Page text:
Market Timing Is Even More Dangerous Than You Think
Everyone knows that the stock market does not rise or fall steadily, and that there are brief jumps and crashes that happen along the way. But what surprised a group of academics was that a tiny portion of those brief swings accounts for practically all of a market's gains or losses over decades!
Research has shown repeatedly that you're likely to suffer lower returns when you try to time the market.
When you keep your cash out of the market, waiting for the perfect moment to buy, you can lose out on upswings that add up over time.
Want to become fantastically rich by investing in the stock market? All you have to do is buy low, and sell high, right?
That sounds simple enough, but there’s mounting evidence to suggest that this is a fool’s game. (Remember our post on a cat with a toy mouse beating professional money managers?)
But there’s a bigger hazard. The quest to “time the market” may lead you to keep your money on the sidelines. And academic research shows that there is a massive opportunity cost when timing the market prevents you from reaping the advantages of time in the market.
What a Difference a Few Days Make
Everyone knows that the stock market does not rise or fall steadily, and that there are brief jumps and crashes that happen along the way. But what surprised a group of academics was that a tiny portion of those brief swings accounts for practically all of a market’s gains or losses over decades!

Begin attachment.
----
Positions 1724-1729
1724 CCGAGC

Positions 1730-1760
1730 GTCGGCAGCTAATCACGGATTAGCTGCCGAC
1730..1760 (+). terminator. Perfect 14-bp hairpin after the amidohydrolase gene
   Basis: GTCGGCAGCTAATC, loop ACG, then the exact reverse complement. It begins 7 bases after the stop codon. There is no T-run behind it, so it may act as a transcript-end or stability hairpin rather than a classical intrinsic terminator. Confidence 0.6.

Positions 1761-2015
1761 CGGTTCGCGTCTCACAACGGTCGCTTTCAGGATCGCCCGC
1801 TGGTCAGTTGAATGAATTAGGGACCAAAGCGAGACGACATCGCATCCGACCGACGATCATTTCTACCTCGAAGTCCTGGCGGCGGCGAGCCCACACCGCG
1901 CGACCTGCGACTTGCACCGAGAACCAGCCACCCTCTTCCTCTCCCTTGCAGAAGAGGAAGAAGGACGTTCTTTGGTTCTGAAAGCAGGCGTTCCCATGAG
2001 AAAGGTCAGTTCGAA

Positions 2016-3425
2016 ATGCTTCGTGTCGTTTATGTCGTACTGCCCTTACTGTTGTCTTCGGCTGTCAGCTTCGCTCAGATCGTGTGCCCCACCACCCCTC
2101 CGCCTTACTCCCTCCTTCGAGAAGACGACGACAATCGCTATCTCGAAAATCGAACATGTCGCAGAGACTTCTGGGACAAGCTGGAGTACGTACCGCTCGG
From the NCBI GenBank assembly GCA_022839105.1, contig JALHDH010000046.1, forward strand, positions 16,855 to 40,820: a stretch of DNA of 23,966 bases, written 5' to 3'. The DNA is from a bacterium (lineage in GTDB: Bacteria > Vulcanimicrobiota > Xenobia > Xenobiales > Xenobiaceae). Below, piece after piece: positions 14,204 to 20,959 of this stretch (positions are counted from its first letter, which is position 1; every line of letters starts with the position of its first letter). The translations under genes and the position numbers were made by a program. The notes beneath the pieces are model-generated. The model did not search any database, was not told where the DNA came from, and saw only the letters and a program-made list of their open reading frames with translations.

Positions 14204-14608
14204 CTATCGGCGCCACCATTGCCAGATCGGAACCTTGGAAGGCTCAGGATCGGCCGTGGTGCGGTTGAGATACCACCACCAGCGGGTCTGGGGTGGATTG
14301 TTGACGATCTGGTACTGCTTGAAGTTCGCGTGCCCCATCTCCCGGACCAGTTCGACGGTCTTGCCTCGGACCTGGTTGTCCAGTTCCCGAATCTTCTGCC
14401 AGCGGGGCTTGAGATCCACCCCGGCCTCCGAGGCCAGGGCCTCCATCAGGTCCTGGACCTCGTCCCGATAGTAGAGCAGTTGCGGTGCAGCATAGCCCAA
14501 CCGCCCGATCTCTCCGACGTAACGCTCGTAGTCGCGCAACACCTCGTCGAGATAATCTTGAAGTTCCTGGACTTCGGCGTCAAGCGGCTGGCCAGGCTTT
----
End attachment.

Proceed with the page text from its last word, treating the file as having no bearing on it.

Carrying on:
This might be hard to believe, but 95% of the market gains between 1963 and 1993 stemmed from the best 1.2% of the trading days!
That means that if you had missed the 90 best-performing days of the stock market from 1963 to 2004, your average annual return would have dropped from about 11% to a little more than 3%.
A narrow window of opportunity
An annual return gap of 8% is a big difference, and it illustrates the market-timer’s dilemma: How on earth can anyone be skilled enough to predict the 90 best trading days over a period of 40+ years?
“Market timing, then, is perhaps even more difficult and risky than investors have been led to believe,” writes Wesley McCain, one of the authors on the study.
“Every time an investor defers funding an IRA or a 401(k) plan “until the market gets better,” that investor is trying to time the market. Yet waiting can mean missing the crucial days or months when the market surges — a narrow window of opportunity most investors probably cannot anticipate.”
Time in market vs. timing the market
Moral of the story? Time in market is WAY more important than timing the market. You don’t want to be sitting pretty on the sidelines when these big moves are happening.
Yes, you’ll suffer inevitable losses every now and again. But you’ll also benefit on those unpredictable up days when a beaten-up stock market suddenly rockets higher.
After all, you have to be in it to win it!
What is Dollar-Cost Averaging?
Although it’s not always the most optimal investment strategy, choosing to dollar-cost average into the market has behavioral and psychological benefits that may help you over the long run.
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